Professor Tim Calkins’ new book shows business leaders how to protect their companies from competitive threats
10/17/2012 - Buzzwords like “growth,” “innovation,” and “leadership” make managers feel inspired and upbeat; “blocking,” “limiting,” and “preventing” don’t sound nearly so positive. Yet these concepts are key pieces of a defensive strategy, which Kellogg’s Tim Calkins
argues should be foremost on business leaders’ minds.
“Almost everyone would agree that you have to take steps to protect your business — but very few people talk about what exactly those steps should entail,” says Calkins, a clinical professor of marketing at the Kellogg School. “My goal is to shed light on this very important part of strategy, and to get managers thinking about what should be involved in defense.”
In his new book, Defending Your Brand
(Palgrave Macmillan), Calkins begins with a simple stylized example. If an established player in, say, the oatmeal business faces a new competitor, the risk might seem to be a few million dollars: the potential lost sales multiplied by the business operating margin. So conventional wisdom suggests that the incumbent should spend up to this amount on defense.
Yet the true risk is much greater. Variable profit, not operating profit, better captures the full impact of market share changes, which could nearly triple the risk. More important, the loss must be considered over time. What seemed like a small threat has a huge net present value — which will almost certainly grow, since success will embolden the competitor to attack further.
“Anyone who’s not on the lookout for competitive threats is at a huge risk these days,” Calkins says. “Companies very frequently get into trouble because they underestimate the threats out there, or fail to respond to the threats that emerge.” Real-world examples
Beyond the stylized examples, Calkins riddles his book with real-world cases. Companies such as Blockbuster failed to defend against new entrants Netflix and Redbox. Product lines such as ConAgra Foods’ Reddi-wip defended aggressively and successfully against the threat of Kraft Foods’ “Cool Whip in a can.” Dozens of other cases lie between the extremes of these examples.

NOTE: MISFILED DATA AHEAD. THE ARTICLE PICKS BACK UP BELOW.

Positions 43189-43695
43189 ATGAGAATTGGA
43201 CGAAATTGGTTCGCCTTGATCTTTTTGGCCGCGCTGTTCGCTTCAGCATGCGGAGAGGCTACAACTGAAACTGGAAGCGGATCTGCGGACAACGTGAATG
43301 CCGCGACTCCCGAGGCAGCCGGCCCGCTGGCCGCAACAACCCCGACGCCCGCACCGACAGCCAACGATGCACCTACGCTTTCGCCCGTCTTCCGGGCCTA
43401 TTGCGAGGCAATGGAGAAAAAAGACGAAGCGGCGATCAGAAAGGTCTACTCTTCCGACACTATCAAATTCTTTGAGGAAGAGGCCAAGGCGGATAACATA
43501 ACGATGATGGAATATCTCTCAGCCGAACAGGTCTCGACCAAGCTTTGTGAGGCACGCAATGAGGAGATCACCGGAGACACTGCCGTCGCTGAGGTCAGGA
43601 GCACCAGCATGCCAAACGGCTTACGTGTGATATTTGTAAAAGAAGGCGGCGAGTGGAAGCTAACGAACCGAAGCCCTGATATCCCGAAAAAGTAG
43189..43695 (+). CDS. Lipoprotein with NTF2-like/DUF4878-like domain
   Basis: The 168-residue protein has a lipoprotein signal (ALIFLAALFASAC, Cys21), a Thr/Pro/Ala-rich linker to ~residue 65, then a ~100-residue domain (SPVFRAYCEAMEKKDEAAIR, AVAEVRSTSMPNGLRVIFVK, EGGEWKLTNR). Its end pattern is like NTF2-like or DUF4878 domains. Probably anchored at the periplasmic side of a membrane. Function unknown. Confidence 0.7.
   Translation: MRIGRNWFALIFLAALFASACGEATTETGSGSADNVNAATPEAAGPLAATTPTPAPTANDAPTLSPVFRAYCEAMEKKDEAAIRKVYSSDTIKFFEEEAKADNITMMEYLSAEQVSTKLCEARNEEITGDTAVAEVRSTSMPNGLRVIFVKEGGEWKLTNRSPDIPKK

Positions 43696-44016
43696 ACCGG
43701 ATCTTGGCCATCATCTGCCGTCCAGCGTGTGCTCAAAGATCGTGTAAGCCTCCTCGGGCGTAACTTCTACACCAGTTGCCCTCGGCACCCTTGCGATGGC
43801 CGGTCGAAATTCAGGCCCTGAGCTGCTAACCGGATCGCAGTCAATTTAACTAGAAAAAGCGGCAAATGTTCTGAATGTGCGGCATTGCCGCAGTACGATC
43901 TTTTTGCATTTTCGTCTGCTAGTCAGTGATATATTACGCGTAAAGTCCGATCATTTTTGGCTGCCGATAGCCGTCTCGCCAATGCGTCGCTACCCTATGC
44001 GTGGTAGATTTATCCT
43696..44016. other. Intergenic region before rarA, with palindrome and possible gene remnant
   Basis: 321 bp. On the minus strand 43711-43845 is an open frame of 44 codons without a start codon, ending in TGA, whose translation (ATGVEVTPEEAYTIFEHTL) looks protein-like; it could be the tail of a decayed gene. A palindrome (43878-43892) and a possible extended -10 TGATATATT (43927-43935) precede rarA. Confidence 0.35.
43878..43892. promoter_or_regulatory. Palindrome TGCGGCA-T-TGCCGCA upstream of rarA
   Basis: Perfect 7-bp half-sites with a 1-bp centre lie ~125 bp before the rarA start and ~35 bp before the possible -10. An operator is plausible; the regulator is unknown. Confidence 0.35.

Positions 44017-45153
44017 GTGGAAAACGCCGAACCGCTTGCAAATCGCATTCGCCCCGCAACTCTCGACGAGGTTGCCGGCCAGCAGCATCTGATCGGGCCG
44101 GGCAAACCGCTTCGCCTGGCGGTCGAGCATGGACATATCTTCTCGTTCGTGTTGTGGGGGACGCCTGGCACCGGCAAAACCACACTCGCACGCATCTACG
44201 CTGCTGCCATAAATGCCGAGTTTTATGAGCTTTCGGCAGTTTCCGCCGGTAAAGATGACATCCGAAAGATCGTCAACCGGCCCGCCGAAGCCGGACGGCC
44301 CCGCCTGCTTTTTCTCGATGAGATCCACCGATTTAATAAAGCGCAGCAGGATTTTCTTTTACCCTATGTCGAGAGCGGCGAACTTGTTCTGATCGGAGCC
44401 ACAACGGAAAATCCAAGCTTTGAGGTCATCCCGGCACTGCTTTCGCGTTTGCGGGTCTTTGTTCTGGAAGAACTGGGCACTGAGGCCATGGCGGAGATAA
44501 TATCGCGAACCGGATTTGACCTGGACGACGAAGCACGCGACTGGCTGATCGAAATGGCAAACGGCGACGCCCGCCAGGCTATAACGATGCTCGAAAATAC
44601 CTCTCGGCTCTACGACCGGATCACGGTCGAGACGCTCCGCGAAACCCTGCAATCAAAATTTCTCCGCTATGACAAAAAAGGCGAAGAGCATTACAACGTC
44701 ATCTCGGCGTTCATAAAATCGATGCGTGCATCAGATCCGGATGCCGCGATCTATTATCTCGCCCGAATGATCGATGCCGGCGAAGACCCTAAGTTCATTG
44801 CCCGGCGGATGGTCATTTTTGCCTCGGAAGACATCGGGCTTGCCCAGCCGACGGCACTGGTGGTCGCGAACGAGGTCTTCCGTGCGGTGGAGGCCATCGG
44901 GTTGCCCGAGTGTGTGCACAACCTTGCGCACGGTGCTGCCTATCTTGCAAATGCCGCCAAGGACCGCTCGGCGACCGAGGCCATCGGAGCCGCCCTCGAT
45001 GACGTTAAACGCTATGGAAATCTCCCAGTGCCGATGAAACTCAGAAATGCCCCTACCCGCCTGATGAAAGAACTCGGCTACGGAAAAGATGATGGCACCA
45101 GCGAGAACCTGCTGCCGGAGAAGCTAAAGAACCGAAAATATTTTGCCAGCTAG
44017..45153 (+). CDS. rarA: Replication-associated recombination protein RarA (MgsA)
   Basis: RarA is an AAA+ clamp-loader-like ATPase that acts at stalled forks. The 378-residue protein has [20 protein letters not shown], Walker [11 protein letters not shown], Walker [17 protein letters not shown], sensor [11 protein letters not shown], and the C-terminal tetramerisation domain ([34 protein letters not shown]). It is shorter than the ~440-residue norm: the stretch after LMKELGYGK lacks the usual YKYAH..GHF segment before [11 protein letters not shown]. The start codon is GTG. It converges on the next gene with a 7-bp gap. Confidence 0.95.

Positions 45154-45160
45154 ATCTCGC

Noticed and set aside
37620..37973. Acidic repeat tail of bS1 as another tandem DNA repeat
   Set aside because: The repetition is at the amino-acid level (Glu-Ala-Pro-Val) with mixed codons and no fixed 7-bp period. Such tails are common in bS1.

“It’s good to tell people that they should try to limit competitors’ trial-building efforts, but it’s much more helpful to give examples of how companies have done that successfully,” Calkins says. “My goal is to not only explore the theory, but also show people how the theory comes to life in practice.”
Calkins gives detailed, nuanced examinations of several important keys to a defensive strategy, including how to gain competitive intelligence, stop a competitor’s launch and limit awareness of a competitive product. One chapter shows innovators how to anticipate and react to the defensive strategies of established firms.
Throughout the book, Calkins aims to open more discussion and debate on the “dark arts” of defensive strategy.
“At Kellogg, I’ve been teaching about defense for a long time, but it always amazed me that there was so little about defense in the literature,” Calkins says. “That highlights why there’s a need for a book like this: to get managers thinking more and talking more about defense.” EXCERPT
If you’re looking for a cheerful book about the power of innovation and strong brands — well, this isn’t it. Instead, this book is a practical guide to the dark arts of marketing: the shadowy world of defensive strategy.
This book will teach you how to survive, and perhaps even thrive, when competitors attack. It will show you how to push them back and protect your market share by using a systematic approach. Fair warning: some of the tactics are not pretty …. But knowing how to defend a business is essential in a world where competition is intense and new market entrants are attacking from all sides. — Defending Your Brand